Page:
Sabona: How it all started
Since 2012, Admincontrol has been a proud contributor to Sabona and have sponsored several of their development projects in Zimbabwe. In a series of new blog posts, we will now introduce the woman who started it all. How she has overcome obstacles on her way, and how she keeps going even during the most challenging times.
Earlier we had a blog post about corporate social responsibility and we have introduced you to Sabona, our long-term partner, and some of their projects we are supporting. As sponsors, we are focused on ensuring that our funding reaches those in need and that the projects are sustainable.
This time, we would like to tell the story behind the project. We sat down and interviewed the amazing woman who started it all: Ynghild Solholm.
How it all started
During hard times with political tension, economical decrease, land reforms and food shortages, Ynghild Solholm never gave up on her dream to help the people living in and around the village of Dopota, located north in Zimbabwe. At only 20 years old she travelled to Zimbabwe all alone, and with the help from phonebooks (remember those?), friendly strangers and a lot of lucky chances, she ended up teaching in Dopota.
A journey originally planned for three months ended up being extended for seven years, and the young determined woman started the humanitarian organisation Sabona. 21 years later this organisation is thriving and has helped thousands of people with education, employment, health and various other projects.
Moving to Zimbabwe
– First of all: Why did you decide to travel all alone out in the world at only 20 years old?
Well, I was naïve and young, but my reason for travelling was to save the world! Not literally, but I wanted to take a few months leave from my job and work as a volunteer in Africa. I`d recently had a birthday party where I wished for donations for a charity instead of gifts, So, it was really the search for what I should spend the money raised here that started the whole thing.
In my search, someone tipped me about a Norwegian woman working in a centre for physically and mentally challenged persons in Zimbabwe.
It was very important to me that the money would reach the recipients and not be used in any other way. Since I also wanted to work, I figured I would travel to Zimbabwe and visit this centre, stay for a week and try to find an organisation willing to hire me. The original plan was to travel and work for three months, and then go back home to Norway.
Apartheid still in practice
– Obviously, you did not go home after the three months planned. What happened?
It was basically a string of coincidences: I had received a new tip about another Norwegian girl working in a school in the north of the country. I wasn`t given a name, and the only thing they knew about the school was that it started with a G. Back then we did`t have Google, so I sat down with a phonebook, and started calling the different schools.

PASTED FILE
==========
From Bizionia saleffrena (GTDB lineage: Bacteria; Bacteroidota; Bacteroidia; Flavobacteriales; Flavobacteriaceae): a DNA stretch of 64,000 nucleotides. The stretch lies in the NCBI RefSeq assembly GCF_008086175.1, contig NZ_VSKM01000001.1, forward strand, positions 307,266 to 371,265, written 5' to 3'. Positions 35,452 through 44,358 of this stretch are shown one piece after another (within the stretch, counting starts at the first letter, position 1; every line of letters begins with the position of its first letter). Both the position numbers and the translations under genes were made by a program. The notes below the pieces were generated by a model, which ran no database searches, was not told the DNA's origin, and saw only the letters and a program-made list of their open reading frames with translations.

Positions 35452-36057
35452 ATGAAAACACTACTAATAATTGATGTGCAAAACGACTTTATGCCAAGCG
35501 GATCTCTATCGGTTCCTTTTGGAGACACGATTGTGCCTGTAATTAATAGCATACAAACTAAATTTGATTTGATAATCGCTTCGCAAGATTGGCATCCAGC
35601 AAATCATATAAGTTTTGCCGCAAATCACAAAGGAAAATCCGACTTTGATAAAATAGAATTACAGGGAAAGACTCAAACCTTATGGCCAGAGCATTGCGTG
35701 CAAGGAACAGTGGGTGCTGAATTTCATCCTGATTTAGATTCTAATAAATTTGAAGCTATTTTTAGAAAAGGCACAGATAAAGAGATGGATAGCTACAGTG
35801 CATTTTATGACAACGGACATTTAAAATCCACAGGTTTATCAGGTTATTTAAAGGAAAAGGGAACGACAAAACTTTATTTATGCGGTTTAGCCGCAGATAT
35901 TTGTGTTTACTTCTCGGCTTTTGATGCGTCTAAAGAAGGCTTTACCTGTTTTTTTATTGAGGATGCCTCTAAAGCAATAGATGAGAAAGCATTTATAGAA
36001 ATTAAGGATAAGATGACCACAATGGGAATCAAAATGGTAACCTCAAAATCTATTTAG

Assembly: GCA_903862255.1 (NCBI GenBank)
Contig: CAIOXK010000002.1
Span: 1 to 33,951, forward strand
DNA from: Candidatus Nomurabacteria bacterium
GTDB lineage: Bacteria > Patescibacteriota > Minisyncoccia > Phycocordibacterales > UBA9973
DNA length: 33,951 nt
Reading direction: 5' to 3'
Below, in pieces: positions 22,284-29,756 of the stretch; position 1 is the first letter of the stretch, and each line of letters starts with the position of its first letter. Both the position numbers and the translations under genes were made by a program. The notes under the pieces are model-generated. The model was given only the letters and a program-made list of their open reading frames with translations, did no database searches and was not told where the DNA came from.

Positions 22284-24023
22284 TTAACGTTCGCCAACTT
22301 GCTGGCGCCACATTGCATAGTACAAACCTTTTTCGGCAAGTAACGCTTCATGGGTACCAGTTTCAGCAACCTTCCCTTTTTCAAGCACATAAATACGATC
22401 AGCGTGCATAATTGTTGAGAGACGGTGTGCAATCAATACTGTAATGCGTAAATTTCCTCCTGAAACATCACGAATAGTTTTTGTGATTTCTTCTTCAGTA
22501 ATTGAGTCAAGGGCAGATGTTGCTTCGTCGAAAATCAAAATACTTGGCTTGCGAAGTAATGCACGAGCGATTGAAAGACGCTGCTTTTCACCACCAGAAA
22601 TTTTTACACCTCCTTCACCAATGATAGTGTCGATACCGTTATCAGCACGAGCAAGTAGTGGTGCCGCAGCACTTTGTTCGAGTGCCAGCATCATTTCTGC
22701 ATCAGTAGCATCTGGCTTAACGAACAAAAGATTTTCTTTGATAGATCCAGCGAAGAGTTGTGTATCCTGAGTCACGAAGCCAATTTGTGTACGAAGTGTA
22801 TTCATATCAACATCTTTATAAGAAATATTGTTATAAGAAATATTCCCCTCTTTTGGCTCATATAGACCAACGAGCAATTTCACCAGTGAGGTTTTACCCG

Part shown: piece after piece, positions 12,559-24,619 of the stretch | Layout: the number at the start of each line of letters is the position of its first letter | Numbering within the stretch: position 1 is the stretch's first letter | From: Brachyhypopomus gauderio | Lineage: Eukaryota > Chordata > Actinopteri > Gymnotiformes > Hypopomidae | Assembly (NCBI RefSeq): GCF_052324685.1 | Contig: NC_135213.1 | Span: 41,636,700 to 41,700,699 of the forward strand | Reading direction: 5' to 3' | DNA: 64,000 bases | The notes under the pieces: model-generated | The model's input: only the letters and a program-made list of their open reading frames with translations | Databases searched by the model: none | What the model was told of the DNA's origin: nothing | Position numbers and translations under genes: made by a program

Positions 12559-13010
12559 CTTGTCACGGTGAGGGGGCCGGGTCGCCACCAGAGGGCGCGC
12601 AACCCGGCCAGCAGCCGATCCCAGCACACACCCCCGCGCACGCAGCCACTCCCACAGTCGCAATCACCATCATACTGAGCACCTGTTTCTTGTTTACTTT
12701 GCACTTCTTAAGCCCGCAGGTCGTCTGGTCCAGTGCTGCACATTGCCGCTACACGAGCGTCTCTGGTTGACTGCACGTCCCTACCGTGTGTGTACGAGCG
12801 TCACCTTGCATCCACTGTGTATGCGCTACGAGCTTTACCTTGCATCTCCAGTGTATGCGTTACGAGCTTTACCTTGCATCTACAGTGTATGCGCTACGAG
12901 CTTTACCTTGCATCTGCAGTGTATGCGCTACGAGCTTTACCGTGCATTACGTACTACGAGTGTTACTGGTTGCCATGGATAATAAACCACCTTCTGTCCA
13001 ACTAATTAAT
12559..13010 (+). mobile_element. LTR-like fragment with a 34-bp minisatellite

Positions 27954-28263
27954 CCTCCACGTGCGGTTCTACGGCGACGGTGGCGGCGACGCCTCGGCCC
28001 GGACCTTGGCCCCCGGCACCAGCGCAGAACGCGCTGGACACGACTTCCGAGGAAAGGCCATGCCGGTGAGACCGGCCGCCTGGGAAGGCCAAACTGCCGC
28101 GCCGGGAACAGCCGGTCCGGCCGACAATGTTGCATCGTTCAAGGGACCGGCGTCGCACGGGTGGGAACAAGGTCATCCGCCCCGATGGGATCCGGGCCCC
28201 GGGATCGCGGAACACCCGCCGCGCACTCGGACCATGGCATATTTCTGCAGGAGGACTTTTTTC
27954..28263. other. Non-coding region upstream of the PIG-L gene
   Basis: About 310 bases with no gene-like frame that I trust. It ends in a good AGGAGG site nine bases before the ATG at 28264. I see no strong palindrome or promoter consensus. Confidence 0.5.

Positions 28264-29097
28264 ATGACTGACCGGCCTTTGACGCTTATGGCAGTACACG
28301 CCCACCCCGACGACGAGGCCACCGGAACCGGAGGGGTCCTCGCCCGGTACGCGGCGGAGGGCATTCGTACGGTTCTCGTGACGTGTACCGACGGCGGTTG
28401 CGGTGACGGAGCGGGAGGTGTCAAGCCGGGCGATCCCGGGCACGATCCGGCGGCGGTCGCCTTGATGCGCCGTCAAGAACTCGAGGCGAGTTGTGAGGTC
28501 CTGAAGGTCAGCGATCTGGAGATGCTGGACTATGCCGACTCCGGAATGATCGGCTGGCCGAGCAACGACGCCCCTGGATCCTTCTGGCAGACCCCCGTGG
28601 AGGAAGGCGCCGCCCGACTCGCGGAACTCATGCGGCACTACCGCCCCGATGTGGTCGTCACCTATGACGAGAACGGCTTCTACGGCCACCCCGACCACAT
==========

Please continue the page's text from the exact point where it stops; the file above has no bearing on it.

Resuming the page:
When I tried reaching a school named Gwaii, the phonelines were faulty and I ended up calling a tobacco farm in the north of the country. After talking and trying to localise the school, the man who were running the farm invited me to come work for him. He also offered to help me search for the girl and school, so I figured this was a good place to start.
A week later I was dropped off the bus not far from the farm, in the middle of the bush with fresh lion tracks, completely terrified. I started working here, but quickly understood I couldn`t stay. This was when apartheid was still in practise, and it was all too much for me to handle. I couldn`t do the daily rants from the farmers about how awful the locals were, and I knew the staff was being greatly mistreated, so I left.
Started to teach on Depota Primary School
Before I had moved to the farm, I had been visiting schools in Bulawayo, because I wanted a cooperation between Norwegian and Zimbabwean schools.
I also wanted to visit the schools in the rural areas, and there were quite a few around. One of these schools was Dopota Primary School. This village had a school with only five teachers on seven classes, so I asked to stay on and help them with teaching. Now this was certainly a first, and so it took some time before I was allowed to officially move to the village even though I had started teaching already.
Children passed out of hunger
After only one week in Dopota I knew that I would have to stay longer. The children I was teaching passed out of hunger during my classes, it could have been days since they last had a meal. I had to do something more, and when I left home for Christmas after the three initial months,
I had a plan how. I arranged a charity concert in Norway and travelled back to Dopota with the funds raised and opened a food station at the school. This secured all the children at that school a hot meal every day and this ensured that parents sent their children to school as well. Dopota became my home now, and I lived here for seven years.
We secured all the children at that school a hot meal every day and this ensured that parents sent their children to the school as well – Ynghild Solholm
This was the very start of Sabona, and slowly but surely Ynghild and her new family in Zimbabwe came up with projects that would impower and help the community she was now part of. But how is it to move to a foreign country, learning the culture and experience the trouble times first-hand?
Don`t miss part 2 of Ynghilds incredible story!
To learn more about Sabona click here.
The article is written by Nina Ferlic.
Nina works as a Lead Client Manager & CSR Officer in Admincontrol. She serves as our steering compass when it comes to Corporate Social Responsibility. Nina has personally been working closely with Sabona for years, and spent three months in Zimbabwe in 2015 visiting the Sabona Project. In March 2020 she is going back to Zimbabwe.